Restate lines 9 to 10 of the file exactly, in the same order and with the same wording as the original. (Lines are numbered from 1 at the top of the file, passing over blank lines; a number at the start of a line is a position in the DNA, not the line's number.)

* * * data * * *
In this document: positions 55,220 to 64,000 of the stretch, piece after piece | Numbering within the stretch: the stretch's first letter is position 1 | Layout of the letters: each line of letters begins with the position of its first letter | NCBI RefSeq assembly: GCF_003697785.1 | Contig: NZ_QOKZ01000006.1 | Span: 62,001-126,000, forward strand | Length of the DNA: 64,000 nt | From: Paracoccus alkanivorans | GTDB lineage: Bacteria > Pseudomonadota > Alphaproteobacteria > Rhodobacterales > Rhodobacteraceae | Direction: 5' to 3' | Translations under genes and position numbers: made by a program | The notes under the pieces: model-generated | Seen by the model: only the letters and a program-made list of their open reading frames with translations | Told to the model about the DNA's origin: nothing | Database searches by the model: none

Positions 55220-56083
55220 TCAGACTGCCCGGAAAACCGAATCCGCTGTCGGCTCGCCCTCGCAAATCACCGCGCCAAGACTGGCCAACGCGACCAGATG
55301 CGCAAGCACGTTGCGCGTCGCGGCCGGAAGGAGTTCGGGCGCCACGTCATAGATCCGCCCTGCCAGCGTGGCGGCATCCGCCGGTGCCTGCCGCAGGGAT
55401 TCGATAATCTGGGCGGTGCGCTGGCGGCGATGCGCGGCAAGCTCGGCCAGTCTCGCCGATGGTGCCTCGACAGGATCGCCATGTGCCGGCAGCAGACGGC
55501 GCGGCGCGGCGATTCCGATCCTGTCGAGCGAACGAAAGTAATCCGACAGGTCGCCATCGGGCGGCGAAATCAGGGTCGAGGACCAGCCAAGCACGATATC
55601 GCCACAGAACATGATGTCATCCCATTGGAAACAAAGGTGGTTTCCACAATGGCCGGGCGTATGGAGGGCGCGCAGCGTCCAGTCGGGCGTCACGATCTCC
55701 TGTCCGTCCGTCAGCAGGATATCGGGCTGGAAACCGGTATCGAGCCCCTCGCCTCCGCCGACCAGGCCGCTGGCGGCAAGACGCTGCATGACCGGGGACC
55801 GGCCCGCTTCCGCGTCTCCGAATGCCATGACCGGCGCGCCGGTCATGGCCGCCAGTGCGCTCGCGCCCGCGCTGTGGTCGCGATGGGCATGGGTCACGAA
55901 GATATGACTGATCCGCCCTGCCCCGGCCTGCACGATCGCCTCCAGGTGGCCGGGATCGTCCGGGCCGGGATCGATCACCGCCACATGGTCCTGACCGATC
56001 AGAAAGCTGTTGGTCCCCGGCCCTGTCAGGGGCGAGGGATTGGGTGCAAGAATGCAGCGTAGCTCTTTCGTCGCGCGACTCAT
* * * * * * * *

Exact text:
55801 GGCCCGCTTCCGCGTCTCCGAATGCCATGACCGGCGCGCCGGTCATGGCCGCCAGTGCGCTCGCGCCCGCGCTGTGGTCGCGATGGGCATGGGTCACGAA
55901 GATATGACTGATCCGCCCTGCCCCGGCCTGCACGATCGCCTCCAGGTGGCCGGGATCGTCCGGGCCGGGATCGATCACCGCCACATGGTCCTGACCGATC